Kafe Mockba & the Helsinki-Winnipeg Cinematic Connection

“I have a thing for listening to smart people talk,” I told Andrew last night, as I sipped an exquisite Prairie Bomb! imperial stout at Barley Brothers Stadium.  We had just come from a Celebration of the Film My Winnipeg at the University of Manitoba.  It was a fantastic opportunity to eavesdrop on a conversation between critic Jonathan Rosenbaum and director Guy Maddin.

Some people inhale secondhand smoke on a regular basis if they live with a smoker.  I absorb secondhand information on a regular basis as Andrew continually learns about many things, film included, and shares his findings with me.  And all this is just part of what makes me feel like the luckiest girl in the world.

And so, I have an appreciation for film, and learning about film… though I don’t have the knowledge that Andrew has.  I’m more passive in my learning.  I’ll tell you some of what I’ve absorbed.

Guy Maddin is an internationally-known filmmaker, who may receive more attention overseas than here at home.  He’s from Winnipeg, and he has remained in Winnipeg.  His films are unique, dreamlike, feverish, entrancing, frightening, uncomfortable, hilarious.  If you haven’t heard of Guy Maddin, you should look him up, and see his movies.  You really should.

I think my favourite Maddin film just might be My Winnipeg… though The Saddest Music in the World is a close second.  These are probably some of his “safer” offerings, by the way.

So anyway, I’ll now jump to telling you about our Finnish friend Viivi.  When we traveled to Helsinki in 2009, she was kind enough to spend an afternoon showing us around her fair city.  As we strolled, Andrew asked Viivi if she’d heard of Guy Maddin.  She certainly had!  He then asked her if there were any Finnish directors we should learn about, and she told us about Aki Kaurismäki.  We’ve since watched several of his films, and I quite enjoy them.  They make me laugh out loud… but not in an obvious, knee-slapping way.  More in a dry, frank kind of way.  And then they make me want to cry, but I can’t.  That’s kind of how his movies are.  I’m fond of them.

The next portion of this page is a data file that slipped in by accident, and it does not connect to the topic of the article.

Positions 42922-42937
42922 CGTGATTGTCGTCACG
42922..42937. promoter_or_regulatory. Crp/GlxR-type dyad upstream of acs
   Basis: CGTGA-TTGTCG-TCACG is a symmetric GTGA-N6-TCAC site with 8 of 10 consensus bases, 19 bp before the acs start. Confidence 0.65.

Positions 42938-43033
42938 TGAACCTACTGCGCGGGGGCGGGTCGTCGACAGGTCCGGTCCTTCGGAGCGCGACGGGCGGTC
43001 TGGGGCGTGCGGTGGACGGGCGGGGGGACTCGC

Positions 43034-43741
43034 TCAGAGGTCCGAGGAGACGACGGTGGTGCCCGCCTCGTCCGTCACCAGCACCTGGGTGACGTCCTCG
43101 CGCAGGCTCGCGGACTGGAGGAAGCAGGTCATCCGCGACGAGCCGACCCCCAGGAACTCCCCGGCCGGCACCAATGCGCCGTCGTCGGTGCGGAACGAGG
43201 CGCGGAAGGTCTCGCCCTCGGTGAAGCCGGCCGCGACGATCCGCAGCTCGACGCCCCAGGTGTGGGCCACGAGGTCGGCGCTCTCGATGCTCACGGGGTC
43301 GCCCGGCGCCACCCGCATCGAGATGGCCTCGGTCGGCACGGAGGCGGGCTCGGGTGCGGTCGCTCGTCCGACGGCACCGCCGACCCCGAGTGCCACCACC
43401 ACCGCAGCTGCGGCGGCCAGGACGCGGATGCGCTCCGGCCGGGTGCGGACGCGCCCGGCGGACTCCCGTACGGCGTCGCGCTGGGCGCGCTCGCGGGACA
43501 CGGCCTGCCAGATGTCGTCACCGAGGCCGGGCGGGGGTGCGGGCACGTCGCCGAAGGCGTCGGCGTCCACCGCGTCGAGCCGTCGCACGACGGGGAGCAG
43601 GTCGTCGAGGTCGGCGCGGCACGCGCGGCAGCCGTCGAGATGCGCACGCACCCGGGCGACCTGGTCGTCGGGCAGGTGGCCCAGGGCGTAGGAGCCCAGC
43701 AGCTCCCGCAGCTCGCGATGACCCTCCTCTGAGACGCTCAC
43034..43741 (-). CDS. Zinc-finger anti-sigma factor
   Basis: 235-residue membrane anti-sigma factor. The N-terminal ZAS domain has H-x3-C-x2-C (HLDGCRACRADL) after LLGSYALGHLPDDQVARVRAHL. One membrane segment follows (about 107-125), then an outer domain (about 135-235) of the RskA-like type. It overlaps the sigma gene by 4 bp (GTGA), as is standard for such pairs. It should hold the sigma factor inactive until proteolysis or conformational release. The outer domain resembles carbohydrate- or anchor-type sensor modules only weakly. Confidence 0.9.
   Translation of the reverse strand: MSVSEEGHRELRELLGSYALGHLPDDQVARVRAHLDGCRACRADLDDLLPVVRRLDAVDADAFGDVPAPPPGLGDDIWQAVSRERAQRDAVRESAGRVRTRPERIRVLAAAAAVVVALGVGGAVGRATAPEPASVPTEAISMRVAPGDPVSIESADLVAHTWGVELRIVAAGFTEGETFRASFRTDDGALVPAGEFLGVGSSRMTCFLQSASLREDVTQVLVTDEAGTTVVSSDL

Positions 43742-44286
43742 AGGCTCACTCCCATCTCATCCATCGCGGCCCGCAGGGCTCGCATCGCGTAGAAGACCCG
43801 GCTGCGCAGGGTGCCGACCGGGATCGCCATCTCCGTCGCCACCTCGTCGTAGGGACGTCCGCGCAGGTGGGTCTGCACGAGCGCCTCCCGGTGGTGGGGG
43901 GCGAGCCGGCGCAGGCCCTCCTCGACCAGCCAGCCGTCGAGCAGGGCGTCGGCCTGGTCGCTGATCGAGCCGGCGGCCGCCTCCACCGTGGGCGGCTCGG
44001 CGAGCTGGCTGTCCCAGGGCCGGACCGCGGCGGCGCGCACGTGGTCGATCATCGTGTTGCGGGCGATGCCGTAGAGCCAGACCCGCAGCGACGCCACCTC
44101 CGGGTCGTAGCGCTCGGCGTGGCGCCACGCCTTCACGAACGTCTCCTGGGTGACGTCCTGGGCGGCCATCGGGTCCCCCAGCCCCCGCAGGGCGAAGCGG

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Since we were on the topic of Aki Kaurismäki, Viivi took us to Kafe Mockba, a Soviet-styled bar owned by the Kaurismäki brothers.  There’s no sign, and the curtains are always drawn, so that the Kaurismäki brothers can have a drink without being noticed.  Just a plain door, and if you know what it is, and it’s not locked, then you can enter.  Viivi was pleased to tell us that this place was complete with a surly lady behind the counter.  The lady didn’t end up being as surly as her reputation promised, though I suppose she was somewhat short with us occasionally.

We LOVED it there.

Viivi suggested we drink Żubrówka (bison grass vodka) with apple juice.  Well, THAT was fantastic.

It really was.  We tried to recreate this when we got home.  But our house just isn’t the same as Kafe Mockba.

We had a lovely, LOVELY time sipping Żubrówka and talking.

It was here that Andrew took one of my very favourite photos:

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This is my Żubrówka-drinking-face.  And the very, VERY lovely and charming Viivi.

Anyhow!  Jumping back to last night’s talk celebrating the Criterion release of My Winnipeg… Guy was trying to coax the audience to request that Rosenbaum share anecdotes with us… and suddenly Rosenbaum was relating a story in which he was hanging out in Helsinki with Aki Kaurismäki, and they ended up in Kafe Mockba.

!!!!

See?  It all came full-circle.

Post-script: for some reason I’d been calling it “Bar Moscow” in my head all this time.

Second post-script: Viivi tells me the lady has been kind to her ever since… most likely because of a shared love of Żubrówka.  I love that.

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2 responses to “Kafe Mockba & the Helsinki-Winnipeg Cinematic Connection

  1. lol I was wondering how the two stories were going to tie in together so I like to see how it came full circle!

    excellent story-telling, once again.

    Like

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